Cricket 2019: Australia v Pakistan first Test


Brisbane’s poor cricket attendances are a perennial sore. Some years it’s blamed on the absence of Queenslanders from the team. Remember the outraged droves who once stayed away because Ben Cutting was omitted? They have returned in equal numbers to see Joe Burns and Marnus Labuschagne included.

Blaming the timing of their Test match, before the start of school holidays, loses force when compared with Adelaide’s, which also takes place in term time. With a population half the size of Brisbane’s, Adelaide reliably produces more than twice the crowds. At an Adelaide Test match, you get the sense the whole city is focused on it. In Brisbane, it feels like a busy metropolis is going about its business, indifferent to the cricket. (I know, this is not necessarily a comparison in Brisbane’s disfavour.)

Live audiences in Brisbane haven’t turned off cricket. Like the people of Hobart and Perth, they have developed a cultural bias towards their T20 franchise and away from international cricket. Sydney has more or less shifted the opposite way, while Melbourne and Adelaide share their support across both. A study of why these imbalances have developed might go some way to restoring attendances. The Gabba might be due a facelift, and it is wedged awkwardly between the pumping one-way arteries of Stanley and Vulture streets, but neither of these seem to over-bother fans of the Brisbane Heat.

Rescheduling Brisbane’s Test match to day-night would help. The last time Pakistan toured here, for a pink-ball Test match, they drew 26,000 people on the first day and 78,000 overall. This time, the one day-nighter in the two-match series has been given to Adelaide, a reward for the city’s cricket fidelity.

Speaking of rewards and punishments, the mind wanders back to the years when cricket was only telecast in home cities before tea if all tickets had been sold. Befitting the paternalism of the then Australian Cricket Board, it was a punitive paradox to convey to a city: we will reward some of you by showing cricket on television only if the rest of you get off your butts and come to the game.

Now the power has shifted into the hands of broadcasters, who don’t particularly care if they are showing pictures of a game played before empty seats. Even in Dubai, telecasters set up foreshortened angles of the better-attended patches of seats to create the illusion of atmosphere. The magic of television. But you would think any telecaster would benefit from a stadium full of real people making real noise.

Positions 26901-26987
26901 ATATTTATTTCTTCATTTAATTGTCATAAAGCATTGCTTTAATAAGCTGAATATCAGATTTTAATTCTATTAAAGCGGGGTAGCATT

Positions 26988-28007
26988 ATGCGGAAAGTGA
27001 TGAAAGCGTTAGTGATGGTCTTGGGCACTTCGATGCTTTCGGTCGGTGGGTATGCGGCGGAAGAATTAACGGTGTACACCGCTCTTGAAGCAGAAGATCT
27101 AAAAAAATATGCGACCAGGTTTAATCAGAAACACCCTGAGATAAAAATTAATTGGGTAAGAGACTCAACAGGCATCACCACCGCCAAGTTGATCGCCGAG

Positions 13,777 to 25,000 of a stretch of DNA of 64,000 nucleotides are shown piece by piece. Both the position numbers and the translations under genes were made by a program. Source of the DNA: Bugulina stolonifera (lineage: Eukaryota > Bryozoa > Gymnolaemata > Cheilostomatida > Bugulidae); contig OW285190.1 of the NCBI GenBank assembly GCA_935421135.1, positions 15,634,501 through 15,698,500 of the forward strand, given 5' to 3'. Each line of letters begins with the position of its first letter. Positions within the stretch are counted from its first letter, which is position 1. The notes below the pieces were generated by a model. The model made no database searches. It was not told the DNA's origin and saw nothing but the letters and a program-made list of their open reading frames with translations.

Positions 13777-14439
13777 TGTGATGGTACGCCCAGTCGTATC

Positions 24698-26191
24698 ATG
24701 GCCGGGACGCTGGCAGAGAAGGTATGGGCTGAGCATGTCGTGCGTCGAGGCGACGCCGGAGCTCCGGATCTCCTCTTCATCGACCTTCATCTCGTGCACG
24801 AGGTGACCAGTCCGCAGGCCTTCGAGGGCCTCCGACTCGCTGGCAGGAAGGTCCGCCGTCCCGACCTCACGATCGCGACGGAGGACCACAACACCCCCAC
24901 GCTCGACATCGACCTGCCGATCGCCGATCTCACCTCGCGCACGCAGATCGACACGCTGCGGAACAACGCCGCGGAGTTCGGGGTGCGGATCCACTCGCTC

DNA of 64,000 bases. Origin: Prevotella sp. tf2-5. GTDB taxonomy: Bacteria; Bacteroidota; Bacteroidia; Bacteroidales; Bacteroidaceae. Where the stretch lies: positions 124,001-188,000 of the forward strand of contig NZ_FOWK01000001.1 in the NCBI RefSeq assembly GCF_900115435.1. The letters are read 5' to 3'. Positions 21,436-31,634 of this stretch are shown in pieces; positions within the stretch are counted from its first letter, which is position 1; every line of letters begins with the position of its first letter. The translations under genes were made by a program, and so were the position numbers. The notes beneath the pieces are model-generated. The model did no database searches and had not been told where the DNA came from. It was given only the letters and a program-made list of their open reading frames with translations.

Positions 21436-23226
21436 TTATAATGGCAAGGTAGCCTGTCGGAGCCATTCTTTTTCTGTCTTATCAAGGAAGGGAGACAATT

Are ticket prices to blame? This week at the Gabba, good seats with decent views start at $30 for adults, $10 for children and $65 for families. These are reasonable prices. Bringing them down further might not have the desired effect under the laws of supply and demand, but instead become an advertisement of the game’s desperation. And due to broadcast rights income, the game is not as desperate as perhaps it should be.

David Warner celebrates his half-century at the Gabba on day two.Credit:Getty

Brisbane’s claim on hosting the first Test of the summer has sentimental appeal in a game where tradition and repetition are comfort foods. However, every November when we see so many empty seats, the question is raised. The heaving masses occupying the media boxes are unanimous in their support of Brisbane, from a competitive player’s point of view. Australia has not lost a Test match at the Gabba since 1988; why would you not start every series here? (For that matter, why stop at one Test?) But maybe Australia’s dominance has contributed to the loss of Brisbane’s drawing power. If the result is so routine, even predictable, yes it is nice for Australian players, but does such assurance of Australian success pull a crowd?

Live crowds contribute unique evidence of love for the game. There is no replacement for a real cheering fan. For the current Australian players, who must have been cheered by the great resurgence of cricket’s popularity through the recent Ashes series, having a favourable wicket and a billiard-table outfield in Brisbane is only part of the experience. This team, that had lost so much love, took steps in 2019 to win it back. It would be more meaningful for them to see that forgiveness shown by faces watching from the grandstands.

In our tech-heavy times, bums on seats seems a very analogue way of measuring success. Cricket Australia would be much more interested in its digital footprint than in the thongprints treading in and out of the Gabba. Live crowds are less and less where the money is.

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But next week, Adelaide will remind us that people coming to watch and cheer and fall asleep in their seats, people crushing through the gates and lining up at the toilets and getting sidetracked by the hospitality marquees, people showing their love of cricket by turning up, still matter. Without crowds, sport moves closer to a virtual experience, a video game, an atomised pseudo-spectacle where the “community” is watching on an alternative keyboard screen while at work, not cheering out loud because the boss might hear.

“Atmosphere” becomes no less a fiction than the fiction of cricketers giving cheer to people who have lost their homes (and their TVs, computers and radios) to fire. Live crowds are irreplaceable; cricket must keep finding ways to keep them, and to bring them back.

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